Do you need an agent? And what do they do?

This part 1 of the Literary Agents Advice Centre review of Writer”s Workshop. I just reviewed their website Agent Hunter and been asked to do more.

I decided to review the Advice Centre section by section for easier reading. Each section consists of multiple pages linked to from the main page under subheadings, such as:

Do you need an agent? And what do they do?

Do I need a literary agent?


Handily, the sections starts by posing and answering a question before delving into an in-depth discussion on why. If I was just looking for a quick answer, I”ve got it.

Unfortunately, it isn”t all so audience-based, and the bit you will want to read next is the second half, which lists which kinds of books need representation, and which it”s best to do without (plus those tricky middle-ground items!). Luckily the writing, whilst fluid, is not particularly story-like, and the structure is pretty clear, such that it”s easy to skip through to sections you want with ease and not read the weird bits.

The first section is a bit weird. The title asks if you need a literary agent, the section promises to tell you what they”re actually for, but what it seems to actually do is tell you how to be a good agent and warn off amateur agents from this career path with comments such as “Not a game for newbies”.

A… The… What? I”m a writer, not an agent. I have no intention of becoming an agent.

True, such a section can be applied in differentiating a good agent from a poor one, but a lot of the content is stuff you wouldn”t necessarily be able to tell from websites, but would have to be first working with the agent to know. When it”s a little bit late…

Literary agents – UK and US

I rather casino like this post, although the advice isn”t applicable to me in the slightest. And yes, the opening line doesn”t make sense grammatically.

It”s generally presented in an essay style, first outlining then explaining the hurdles. I was also pretty pleased when I clicked on the “ask us” link and didn”t find Outlook opening gratingly in front of my eyes (and without telling me which email account it has linked itself to). I was a bit surprised by the sentence “ask us” is inserted into, though: “You can ask us, of course” immediately makes me want to ask why I would “of course” ask them. The site is an advice source, but I would also have thought they would want to be paid to trawl around answering questions about agents for me. Or just say “No.”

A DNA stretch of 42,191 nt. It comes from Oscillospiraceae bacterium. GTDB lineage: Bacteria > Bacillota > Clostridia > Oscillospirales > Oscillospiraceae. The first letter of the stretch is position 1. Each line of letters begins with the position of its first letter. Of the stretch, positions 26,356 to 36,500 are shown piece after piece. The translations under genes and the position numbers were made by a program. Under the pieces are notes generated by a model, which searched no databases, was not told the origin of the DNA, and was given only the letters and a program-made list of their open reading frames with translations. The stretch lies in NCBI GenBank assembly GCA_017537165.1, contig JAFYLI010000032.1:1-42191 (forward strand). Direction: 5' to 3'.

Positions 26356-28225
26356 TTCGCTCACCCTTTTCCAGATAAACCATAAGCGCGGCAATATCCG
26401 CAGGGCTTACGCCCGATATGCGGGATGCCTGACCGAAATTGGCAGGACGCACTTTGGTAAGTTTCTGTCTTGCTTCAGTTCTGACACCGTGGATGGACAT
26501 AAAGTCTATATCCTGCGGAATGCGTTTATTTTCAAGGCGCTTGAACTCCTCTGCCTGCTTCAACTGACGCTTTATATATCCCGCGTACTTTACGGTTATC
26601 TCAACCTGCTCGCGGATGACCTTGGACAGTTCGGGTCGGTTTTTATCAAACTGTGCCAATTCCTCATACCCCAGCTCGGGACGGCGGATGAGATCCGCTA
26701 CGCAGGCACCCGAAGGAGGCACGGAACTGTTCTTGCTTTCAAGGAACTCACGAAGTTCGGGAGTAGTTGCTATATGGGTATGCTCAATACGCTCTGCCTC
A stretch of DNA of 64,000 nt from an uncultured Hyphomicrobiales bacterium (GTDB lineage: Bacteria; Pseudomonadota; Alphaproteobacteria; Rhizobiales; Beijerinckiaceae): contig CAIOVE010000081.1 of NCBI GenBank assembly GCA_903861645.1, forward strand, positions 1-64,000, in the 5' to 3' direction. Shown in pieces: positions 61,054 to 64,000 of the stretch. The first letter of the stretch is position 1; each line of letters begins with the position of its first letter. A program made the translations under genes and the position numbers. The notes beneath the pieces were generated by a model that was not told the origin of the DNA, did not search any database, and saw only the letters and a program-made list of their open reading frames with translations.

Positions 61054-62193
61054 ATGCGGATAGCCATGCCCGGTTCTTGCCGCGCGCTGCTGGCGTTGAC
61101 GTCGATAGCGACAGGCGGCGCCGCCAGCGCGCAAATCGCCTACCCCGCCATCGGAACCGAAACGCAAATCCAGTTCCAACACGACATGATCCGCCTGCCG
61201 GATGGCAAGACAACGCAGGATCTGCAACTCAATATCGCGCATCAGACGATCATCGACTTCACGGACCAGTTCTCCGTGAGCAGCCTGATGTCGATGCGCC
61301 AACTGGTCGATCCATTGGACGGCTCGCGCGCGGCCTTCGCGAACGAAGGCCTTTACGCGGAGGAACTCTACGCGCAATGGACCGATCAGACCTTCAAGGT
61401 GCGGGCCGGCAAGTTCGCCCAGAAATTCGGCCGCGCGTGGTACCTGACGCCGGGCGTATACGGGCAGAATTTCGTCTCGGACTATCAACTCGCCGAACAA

The Author/Literary Agent Relationship

This is a video. There are a couple. The other one is:

What literary agents are looking for

They are very nice, friendly, encouraging videos, but don”t contain a lot of concrete information. It is nice to watch a young author and a young agent talking about their careers just starting out – and in fact the speakers in the second viceo are just as encouraging, but…

Well, what they really say is they want that “page turning” quality, the kind of comment which leads to the frustrated “How do I achieve that, and how do I tell if I am anywhere near?”

I know it”s really hard to say what gives a novel va-va-voom. But you know what does that? Examples.

Give me example. If you give me examples, I will appreciate videos like this much more, because every time the image of what they”re talking about starts to fade I can go and look up an example. Maybe even an example on a similar theme to my book.

The second video also looks a bit less professional. It”s dark and there”s a lot of background noise. I get the impression that the agents were cornered somewhere during a literary festival and just had the camera pointed at their faces and told to talk.


I think embedding the videos into Writer”s Workshop could also help. Linking to Youtube is a bit greasy.

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